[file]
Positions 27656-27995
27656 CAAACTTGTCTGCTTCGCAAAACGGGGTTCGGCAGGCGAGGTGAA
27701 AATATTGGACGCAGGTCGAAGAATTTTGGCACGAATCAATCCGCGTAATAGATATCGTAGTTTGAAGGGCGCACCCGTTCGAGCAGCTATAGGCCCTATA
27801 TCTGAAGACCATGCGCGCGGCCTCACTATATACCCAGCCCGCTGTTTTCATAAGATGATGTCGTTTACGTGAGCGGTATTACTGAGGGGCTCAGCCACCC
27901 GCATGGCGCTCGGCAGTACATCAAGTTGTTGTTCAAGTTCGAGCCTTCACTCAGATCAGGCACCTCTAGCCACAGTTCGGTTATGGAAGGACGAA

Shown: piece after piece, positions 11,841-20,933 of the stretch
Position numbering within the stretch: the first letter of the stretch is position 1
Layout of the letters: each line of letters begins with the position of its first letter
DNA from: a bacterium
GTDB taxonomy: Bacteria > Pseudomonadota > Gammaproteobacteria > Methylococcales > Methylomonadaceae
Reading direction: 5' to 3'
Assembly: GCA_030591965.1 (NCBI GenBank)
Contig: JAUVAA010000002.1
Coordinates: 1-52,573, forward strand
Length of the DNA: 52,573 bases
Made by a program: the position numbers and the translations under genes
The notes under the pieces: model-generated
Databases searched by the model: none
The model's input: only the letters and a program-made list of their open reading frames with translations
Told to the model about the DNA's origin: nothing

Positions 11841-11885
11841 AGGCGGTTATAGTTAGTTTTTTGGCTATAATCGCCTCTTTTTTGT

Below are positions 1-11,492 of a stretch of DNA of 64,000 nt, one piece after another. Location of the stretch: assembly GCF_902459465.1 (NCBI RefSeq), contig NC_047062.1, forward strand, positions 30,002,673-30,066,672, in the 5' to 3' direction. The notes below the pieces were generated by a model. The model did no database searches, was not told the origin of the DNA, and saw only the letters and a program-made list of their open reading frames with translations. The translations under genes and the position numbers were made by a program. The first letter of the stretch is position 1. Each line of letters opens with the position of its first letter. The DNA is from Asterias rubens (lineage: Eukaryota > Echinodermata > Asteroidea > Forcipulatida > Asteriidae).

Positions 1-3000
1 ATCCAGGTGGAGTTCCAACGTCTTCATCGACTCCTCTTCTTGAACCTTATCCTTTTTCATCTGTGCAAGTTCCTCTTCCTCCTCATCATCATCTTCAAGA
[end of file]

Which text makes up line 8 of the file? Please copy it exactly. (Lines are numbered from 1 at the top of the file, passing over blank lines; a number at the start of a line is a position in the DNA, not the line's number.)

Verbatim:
Layout of the letters: each line of letters begins with the position of its first letter